by Conor Hale | Dec 21, 2020 10:45am
Through an encrypted digital wallet on a smartphone, IBM’s health pass app aims to allow people to share their health credentials following test results, vaccinations and temperature checks. (David Paul Morris/Bloomberg via Getty Images)ShareFacebookTwitterLinkedInEmailPrint
In the final act of the 2011 film “Contagion,” people wore bar-coded wristbands to prove they had been inoculated against the deadly, pandemic virus.
But in 2021, of course, the vaccinated will be able to use a blockchain-powered smartphone app, according to IBM and Salesforce.
The two tech giants are partnering up to help businesses and public spaces smoothly reopen as newly authorized COVID-19 vaccines become more available by integrating IBM’s Digital Health Pass with Salesforce’s web-based employee management platform.
“At the start of the pandemic, many organizations deployed simple COVID-19 screenings, such as self-reported health surveys, to support re-entry to workplaces and other institutions,” said Paul Roma, general manager of IBM Watson Health.
This series will identify obstacles that stifle appropriate patient diversity in trials; unpack the organizational overhaul needed; share how sponsors, patients & investigators have come together to overcome hurdles; and explore how policy innovations can move the industry forward.
“Now, as testing becomes more widespread and vaccine distribution gets underway, we are expanding the availability of IBM Digital Health Pass with Salesforce to help organizations verify an individual’s vaccine status and any other relevant health credentials,” Roma said.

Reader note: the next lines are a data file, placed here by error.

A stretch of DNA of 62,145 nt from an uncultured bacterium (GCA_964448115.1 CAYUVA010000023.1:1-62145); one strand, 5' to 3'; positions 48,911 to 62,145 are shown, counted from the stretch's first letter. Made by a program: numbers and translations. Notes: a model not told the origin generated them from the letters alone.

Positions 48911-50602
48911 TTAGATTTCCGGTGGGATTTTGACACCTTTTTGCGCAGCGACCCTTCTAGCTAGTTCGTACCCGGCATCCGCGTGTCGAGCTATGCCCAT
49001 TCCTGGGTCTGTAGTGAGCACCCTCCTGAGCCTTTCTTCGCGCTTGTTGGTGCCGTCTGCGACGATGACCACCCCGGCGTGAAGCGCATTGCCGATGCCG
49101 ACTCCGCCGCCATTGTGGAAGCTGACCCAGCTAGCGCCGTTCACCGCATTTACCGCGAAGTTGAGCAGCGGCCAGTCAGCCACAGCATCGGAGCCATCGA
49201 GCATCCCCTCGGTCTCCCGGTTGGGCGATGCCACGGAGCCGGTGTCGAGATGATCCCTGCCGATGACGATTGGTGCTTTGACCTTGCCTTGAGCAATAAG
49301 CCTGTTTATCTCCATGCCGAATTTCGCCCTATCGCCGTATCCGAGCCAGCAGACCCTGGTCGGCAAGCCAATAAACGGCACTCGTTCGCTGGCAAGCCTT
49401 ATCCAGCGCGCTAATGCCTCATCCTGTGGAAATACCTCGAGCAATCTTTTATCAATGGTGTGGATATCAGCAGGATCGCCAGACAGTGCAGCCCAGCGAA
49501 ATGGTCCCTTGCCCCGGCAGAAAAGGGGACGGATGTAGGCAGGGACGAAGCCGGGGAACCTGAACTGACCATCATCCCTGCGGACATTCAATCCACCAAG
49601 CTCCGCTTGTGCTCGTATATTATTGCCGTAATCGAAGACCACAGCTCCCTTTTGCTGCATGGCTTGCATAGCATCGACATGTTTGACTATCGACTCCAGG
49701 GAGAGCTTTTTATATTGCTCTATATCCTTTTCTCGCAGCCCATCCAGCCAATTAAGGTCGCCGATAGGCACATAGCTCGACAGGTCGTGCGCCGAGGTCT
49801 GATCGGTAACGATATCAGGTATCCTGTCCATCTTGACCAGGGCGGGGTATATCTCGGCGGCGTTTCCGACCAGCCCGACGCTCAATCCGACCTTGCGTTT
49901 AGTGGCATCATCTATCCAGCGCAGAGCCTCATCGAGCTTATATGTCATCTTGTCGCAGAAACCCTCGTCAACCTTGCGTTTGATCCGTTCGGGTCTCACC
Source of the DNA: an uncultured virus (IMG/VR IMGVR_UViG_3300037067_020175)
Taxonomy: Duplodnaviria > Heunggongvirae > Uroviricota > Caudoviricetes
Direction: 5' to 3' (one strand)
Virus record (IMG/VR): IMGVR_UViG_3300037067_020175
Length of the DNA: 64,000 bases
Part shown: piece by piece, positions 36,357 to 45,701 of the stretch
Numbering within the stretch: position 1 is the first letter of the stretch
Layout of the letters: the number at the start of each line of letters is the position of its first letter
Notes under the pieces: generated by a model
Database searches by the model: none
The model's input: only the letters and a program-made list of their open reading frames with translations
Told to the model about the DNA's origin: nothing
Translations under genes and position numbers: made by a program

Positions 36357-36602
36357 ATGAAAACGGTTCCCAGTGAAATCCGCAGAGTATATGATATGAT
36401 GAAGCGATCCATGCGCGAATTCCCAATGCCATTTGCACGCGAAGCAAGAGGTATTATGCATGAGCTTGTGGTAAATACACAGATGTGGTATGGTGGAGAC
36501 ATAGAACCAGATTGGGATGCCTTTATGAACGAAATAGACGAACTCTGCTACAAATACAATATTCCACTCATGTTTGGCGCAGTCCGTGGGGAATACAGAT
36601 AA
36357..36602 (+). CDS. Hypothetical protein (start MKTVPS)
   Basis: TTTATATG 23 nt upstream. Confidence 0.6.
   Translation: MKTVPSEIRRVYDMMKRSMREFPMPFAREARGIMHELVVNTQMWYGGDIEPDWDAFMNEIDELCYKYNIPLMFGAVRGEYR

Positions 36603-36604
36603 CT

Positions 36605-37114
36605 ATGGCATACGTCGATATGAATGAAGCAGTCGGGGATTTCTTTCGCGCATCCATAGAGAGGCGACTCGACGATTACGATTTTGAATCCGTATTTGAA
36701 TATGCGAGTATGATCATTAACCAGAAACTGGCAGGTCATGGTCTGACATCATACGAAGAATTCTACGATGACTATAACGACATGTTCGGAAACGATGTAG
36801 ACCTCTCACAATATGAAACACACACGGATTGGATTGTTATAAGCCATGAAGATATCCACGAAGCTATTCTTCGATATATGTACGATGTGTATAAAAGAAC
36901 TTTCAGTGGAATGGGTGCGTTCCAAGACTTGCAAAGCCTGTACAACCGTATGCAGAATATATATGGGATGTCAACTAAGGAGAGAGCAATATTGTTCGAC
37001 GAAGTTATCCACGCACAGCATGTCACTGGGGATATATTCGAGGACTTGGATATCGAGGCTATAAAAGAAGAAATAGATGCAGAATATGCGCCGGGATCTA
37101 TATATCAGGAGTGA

Big Blue’s health pass app, which debuted earlier this year, aims to provide individual, sharable health credentials following test results, vaccinations and temperature checks through an encrypted digital wallet on a smartphone. This could also help allow passengers to board airplanes, concertgoers to enter venues or spectators to attend sporting events.
Now, IBM is working with Salesforce to help employers deliver wellness surveys to employees and customers through its Work.com platform, as well as perform contract tracing and schedule coronavirus test or vaccine appointments.
“Our partnership with IBM will give organizations a single platform designed to provide safe and continuous operations, deepen trust with customers and employees and do everything possible to support their health and wellbeing,” said Bill Patterson, executive vice president and general manager of customer relationship management applications at Salesforce.
Salesforce also recently introduced a version of Work.com for managing vaccine programs aimed at governments and healthcare organizations. The company is also working with Gavi, the Vaccine Alliance to help distribute about 2 billion doses of coronavirus vaccines across 190 countries before the end of next year.
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